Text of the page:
To mark Feelgood’s 20th anniversary we asked 20 high-profile people to share their top health tips.
I have found yoga helps me greatly.
It is a truly inclusive art which can be enjoyed by those at all stages of their lives and, across Ireland, yoga is taught and practised amongst all kinds of groups, bestowing physical fitness
and mental wellbeing on people of all ages.
I live in the moment because I don’t know how long I have left. Life is too short not to appreciate the simple things — a blue sky, birds singing, a hug from my children.
Exercise and being aware of the physical and mental benefits is important — running has been my chosen form and I love it.
Consistency and getting into a routine with training and diet is key; once you get into a good routine it becomes a habit.
For the last year and a half, rain or shine, I’ve been going down to the beach every morning for a swim — it recharges and resets my body and mind.
Focus on progress, not perfection. Success comes from making small, consistent improvements. Set yourself realistic goals, then insert little milestones to keep you on track along the way. One percent progress is still progress.
Your one-hour workout is important but it is how you live the other hours that will have the greatest impact on the success of your goals.
Cooking is a life skill that we use every day and at the moment more and more of us are cooking as families — it nourishes mind, body and soul.
Learn to love and accept yourself unconditionally for the wonderful, special unique person you are — the secret to mental health.
Commit to exercise. Sign up for a walk, run or cycle, anything that makes it easier to stick with doing a small bit of exercise every day.
Prioritise sleep. When we’re well rested we’re more likely to make healthy food choices and exercise more effectively. A good night’s sleep is the foundation of good health.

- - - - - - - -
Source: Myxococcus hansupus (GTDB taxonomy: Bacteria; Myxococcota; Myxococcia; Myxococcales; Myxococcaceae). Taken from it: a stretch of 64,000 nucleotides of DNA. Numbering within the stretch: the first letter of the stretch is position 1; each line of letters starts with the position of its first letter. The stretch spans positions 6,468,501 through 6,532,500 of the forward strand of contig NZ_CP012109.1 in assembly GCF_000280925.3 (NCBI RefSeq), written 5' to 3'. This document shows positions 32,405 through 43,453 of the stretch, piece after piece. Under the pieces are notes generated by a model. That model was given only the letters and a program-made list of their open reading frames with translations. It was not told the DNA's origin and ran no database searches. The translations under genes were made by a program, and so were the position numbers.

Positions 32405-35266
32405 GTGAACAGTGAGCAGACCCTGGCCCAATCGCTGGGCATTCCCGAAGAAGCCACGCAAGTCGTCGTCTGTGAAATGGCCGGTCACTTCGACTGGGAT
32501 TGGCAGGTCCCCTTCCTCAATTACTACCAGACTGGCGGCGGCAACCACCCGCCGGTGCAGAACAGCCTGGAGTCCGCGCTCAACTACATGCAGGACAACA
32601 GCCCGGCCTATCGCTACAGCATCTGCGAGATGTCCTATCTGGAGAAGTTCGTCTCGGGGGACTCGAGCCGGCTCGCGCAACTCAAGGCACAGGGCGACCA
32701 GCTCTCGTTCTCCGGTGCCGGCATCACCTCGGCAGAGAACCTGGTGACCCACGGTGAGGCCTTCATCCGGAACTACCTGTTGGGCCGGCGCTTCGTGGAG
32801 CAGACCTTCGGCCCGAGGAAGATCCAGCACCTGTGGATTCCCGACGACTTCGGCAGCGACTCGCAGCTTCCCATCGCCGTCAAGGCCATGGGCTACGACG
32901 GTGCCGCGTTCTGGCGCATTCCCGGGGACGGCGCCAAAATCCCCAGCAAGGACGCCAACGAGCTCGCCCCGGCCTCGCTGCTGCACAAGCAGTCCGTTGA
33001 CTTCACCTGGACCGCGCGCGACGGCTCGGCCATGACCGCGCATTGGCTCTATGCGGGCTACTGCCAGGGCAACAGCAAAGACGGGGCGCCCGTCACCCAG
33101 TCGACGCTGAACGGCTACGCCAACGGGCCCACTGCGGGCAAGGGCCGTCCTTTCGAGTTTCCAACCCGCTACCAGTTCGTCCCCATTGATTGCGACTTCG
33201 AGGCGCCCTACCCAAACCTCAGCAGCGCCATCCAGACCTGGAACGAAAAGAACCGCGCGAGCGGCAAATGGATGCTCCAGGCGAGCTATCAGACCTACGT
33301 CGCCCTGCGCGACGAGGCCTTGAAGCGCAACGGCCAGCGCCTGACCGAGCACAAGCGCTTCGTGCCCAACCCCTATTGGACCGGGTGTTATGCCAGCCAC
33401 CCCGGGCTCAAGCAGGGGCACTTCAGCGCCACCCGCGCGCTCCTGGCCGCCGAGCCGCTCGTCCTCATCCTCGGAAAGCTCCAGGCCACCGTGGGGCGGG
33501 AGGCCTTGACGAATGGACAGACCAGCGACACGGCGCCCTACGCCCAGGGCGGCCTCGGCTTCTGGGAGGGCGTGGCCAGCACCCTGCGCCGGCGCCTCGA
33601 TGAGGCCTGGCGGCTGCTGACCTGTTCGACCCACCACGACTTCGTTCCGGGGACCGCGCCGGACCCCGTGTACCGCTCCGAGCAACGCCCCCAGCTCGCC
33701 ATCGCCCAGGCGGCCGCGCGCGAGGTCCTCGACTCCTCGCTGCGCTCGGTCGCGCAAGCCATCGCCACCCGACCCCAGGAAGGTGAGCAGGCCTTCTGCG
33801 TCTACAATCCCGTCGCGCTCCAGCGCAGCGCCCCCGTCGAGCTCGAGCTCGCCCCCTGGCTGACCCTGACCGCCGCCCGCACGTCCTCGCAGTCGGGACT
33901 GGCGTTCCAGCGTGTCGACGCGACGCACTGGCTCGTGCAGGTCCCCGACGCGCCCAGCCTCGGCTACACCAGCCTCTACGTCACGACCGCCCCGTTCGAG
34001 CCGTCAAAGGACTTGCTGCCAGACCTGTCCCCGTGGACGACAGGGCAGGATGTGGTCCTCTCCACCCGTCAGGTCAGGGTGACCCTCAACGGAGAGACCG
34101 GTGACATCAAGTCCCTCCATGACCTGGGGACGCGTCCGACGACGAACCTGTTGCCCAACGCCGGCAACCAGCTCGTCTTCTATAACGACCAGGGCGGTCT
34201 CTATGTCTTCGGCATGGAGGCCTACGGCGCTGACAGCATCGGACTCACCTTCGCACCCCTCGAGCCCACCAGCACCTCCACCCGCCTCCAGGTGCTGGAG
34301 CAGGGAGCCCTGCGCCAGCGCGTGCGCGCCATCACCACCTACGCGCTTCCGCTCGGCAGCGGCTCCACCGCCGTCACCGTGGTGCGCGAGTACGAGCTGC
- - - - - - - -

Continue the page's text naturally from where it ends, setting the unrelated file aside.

I learned transcendental meditation last year and it’s been transformational. TM helps me feel calmer and it gives me a boost of energy when I need it most.
Stop everything. Find some silence, and sit in it. Take a few minutes, just for you, every day.
Go easy on yourself. I think sometimes when it comes to physical and mental health, particularly in recent times, we can all be very tough on ourselves. It’s OK to have off days and days off. Embrace them.
Pick one thing to do. Give up caffeine, cut down on the booze, give up the smokes, cut down on sugar, start exercising more. Don’t wake up on a Monday and decide to do all of those things at once, because you’ll probably fail and it will set up back further because then, on top of everything else, you have now given yourself a good reason to call yourself a failure.
My biggest health tip is to try and reduce stress, which I believe is the biggest risk to our health and brings on illness. Try to take time out, even 10 minutes a day, to have a short walk, do some stretching or even read a magazine to escape from our own individual stresses. And, have a laugh every day. It really does work.
The simple approach to health tends to be the most effective, so I aim to exercise regularly, base my diet on whole, unprocessed plant foods, get sufficient sleep, manage stress as efficiently as possible, stay positive, drink plenty of water and take it easy with caffeine and alcohol.
Something is always better than nothing. On days when motivation is hard just do 15 minutes for your health. That might be a brisk walk or preparing a healthy meal, you only need a small amount of time to invest in yourself.
Invest time in the preparation side of things. Taking time to plan meals, grocery shop and batch cook when needed really pays off, especially mid week. The trick is to make eating well the easy option so you can enjoy it.
I try — but often fail — to eat a balanced diet, live a balanced life between work and rest, and exercise enough to keep the body and mind ticking over.